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Heliopolis, Cairo, Egypt.
Virgin Megastore: Gadgets, Games and Goodies
Once upon a time, over five years ago, Virgin Megastore was the first flagship store to operate in City Stars. This was way back, even before Spinney’s and Casper & Gambini. Virgin megastores took root in virgin territory, and ever since then, the store has been the Nr.1 venue for all things multimedia.
The store is roughly divided up into six sectors: books, consumer electronics, audio CDs, DVDs, Gaming and toys. Even so, the title megastore conjures up images of a sprawling estate, packed to the rafters with all manners of products and a veritable black hole for your monthly salary. Sadly, the reality is that Virgin occupies a space almost the same size as Zara on the same floor, and both are way smaller than Spinney’s. An efficient male shopper can tackle a brisk swim through the aisles in less than five minutes.
However, Zara doesn’t have a great selection of humorous graphic Tees and Spinney’s doesn’t have the hardcover edition of Larousse Gastronomique; so what’s in a space? Virgin, it would seem, is perfect for targeted shopping; procuring Paulo Coelho’s latest mental flatulence, grabbing DVD box sets, picking up more iPod accessories– or indeed an iPod itself.
The books section is remarkably large, and in fact seems to be one of their best performing sectors. The cooking section alone is worth a weekly pilgrimage (to those who are so inclined) and they also have a healthy selection of self-help books with titles like How To Kick Your Addictions…NOW!, et cetera, et cetera. For the aurally inclined, there are CDs– after all, Virgin does have its own music label– ranging from Arabic pop down to ska and punk. Right next to the CD section is the Apple corner, where you can find the latest iPods and Mac books (no iPads yet, sadly) with their accessories.
Almost every item in the toys/tees section is exclusive to Virgin Megastores. Nerf guns, Simpsons t-shirts and other little trinkets will bring out the child in any greying man. A catty corner away, there is an entire wall dedicated to the addiction that is video gaming. This is the place to be if you want to pick up that new Warbeast guitar for your PS3 Guitar Hero. If there ever was a time to take ’two princes‘ literally, then that time would be now. Right behind the toys section is a field of DVDs, Arabic and English alike, as well as along the columns holding the store up. Say what you will about DVDs as a physical media; at least in Virgin Megastores, you will be spoilt for choice.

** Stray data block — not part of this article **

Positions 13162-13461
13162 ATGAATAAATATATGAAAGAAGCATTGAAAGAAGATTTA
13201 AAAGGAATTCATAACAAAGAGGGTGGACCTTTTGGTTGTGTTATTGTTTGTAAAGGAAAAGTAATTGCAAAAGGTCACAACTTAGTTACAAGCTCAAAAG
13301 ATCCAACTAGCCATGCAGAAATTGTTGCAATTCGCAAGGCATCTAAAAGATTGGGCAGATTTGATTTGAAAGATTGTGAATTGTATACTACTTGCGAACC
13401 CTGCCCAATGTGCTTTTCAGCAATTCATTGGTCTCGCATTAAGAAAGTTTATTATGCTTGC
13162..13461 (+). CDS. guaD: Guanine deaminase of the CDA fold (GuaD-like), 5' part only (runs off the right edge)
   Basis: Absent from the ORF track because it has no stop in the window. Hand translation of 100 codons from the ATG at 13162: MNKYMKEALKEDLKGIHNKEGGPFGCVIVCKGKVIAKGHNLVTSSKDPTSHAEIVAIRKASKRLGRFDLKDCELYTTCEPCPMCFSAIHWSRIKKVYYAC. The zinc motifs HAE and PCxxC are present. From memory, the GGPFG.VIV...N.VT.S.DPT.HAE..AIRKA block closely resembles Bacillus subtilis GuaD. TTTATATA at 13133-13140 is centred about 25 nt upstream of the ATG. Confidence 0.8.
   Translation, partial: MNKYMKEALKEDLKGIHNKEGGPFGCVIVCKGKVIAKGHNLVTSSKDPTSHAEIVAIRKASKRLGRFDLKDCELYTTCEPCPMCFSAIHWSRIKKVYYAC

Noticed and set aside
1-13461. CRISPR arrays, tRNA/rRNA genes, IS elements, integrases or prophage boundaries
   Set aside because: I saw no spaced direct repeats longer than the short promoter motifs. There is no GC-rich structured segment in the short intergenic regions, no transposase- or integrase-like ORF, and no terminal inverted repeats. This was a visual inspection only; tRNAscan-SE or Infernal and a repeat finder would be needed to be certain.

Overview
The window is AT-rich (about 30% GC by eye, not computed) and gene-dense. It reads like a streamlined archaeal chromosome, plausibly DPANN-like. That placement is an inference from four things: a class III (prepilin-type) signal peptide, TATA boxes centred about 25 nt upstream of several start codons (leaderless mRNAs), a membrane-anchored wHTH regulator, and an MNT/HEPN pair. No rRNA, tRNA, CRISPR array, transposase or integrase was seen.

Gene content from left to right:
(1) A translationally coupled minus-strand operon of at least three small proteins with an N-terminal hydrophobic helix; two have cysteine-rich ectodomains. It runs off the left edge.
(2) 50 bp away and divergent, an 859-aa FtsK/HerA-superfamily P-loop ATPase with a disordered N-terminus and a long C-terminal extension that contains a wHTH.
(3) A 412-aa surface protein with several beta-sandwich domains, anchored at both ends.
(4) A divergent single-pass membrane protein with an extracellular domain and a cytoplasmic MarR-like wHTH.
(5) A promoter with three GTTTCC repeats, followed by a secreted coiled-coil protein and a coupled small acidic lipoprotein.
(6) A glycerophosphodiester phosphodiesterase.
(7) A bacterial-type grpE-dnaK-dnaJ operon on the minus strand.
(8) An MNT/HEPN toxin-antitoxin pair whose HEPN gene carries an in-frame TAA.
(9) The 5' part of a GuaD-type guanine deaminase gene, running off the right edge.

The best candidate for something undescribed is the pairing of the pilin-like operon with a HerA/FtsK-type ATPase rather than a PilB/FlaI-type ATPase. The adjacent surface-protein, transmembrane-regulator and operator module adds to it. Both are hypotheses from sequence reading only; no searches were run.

For a store that seeks to be the jack of all trades, one would worry that it would end up as the master of none. But not so with Virgin; in City Stars, unless you’re shopping for underwear, all roads lead to Virgin.
When you’re on the search for a specific instrument in Cairo, finding exactly what you’re looking for can be a tedious task. We’ve found a guitar shop in Dokki that caters to a fine taste in music brands and offers up a selection of high-quality products that may not be found elsewhere.
Located in Dokki’s Messaha Square and next to the Mobinil Shop, you’ll find Floyd Music Shop on the second floor. Look out for the purple and white signage out front. The friendly attendants are eager to help and while the shop is small in size; its simple layout provides enough room to peruse around without fear of breaking anything.
When it comes to instruments, their selection seems to be focused primarily on guitars. Including a slew of top of the line models and brands, expect to see brand names like Ibanez, Fender and Takamine gracing the price tags with a number to match. For 2150LE, an Ibanez SR300 PW bass comes beautifully designed and well-looked after. If you’re looking for a six-string electric; expect to pay around 4000LE while a Takamine EG523SC Acoustic-Electric was selling for 3995LE at our last time of visit.
Other notable instruments on display included a set of bar chimes by the Latin Percussion company for 435LE. When it comes to accessories, they’re not short on those either. A Washburn amplifier sells for 500LE, while a set of D’Addario steel strings started at 40LE.
If you’re looking to jam out for a while or pick up a new instrument to try; don’t hesitate. Each instrument is easily accessible and there’s plenty of time to try things out before making that big purchase.
While the shop’s general selection might not be as varied as other music shops around; it's a definite go-to place when you have something specific in mind. Seeing as how the majority of the instruments are top-of-the-line products with international brands, you’ll have to be prepared to pay big.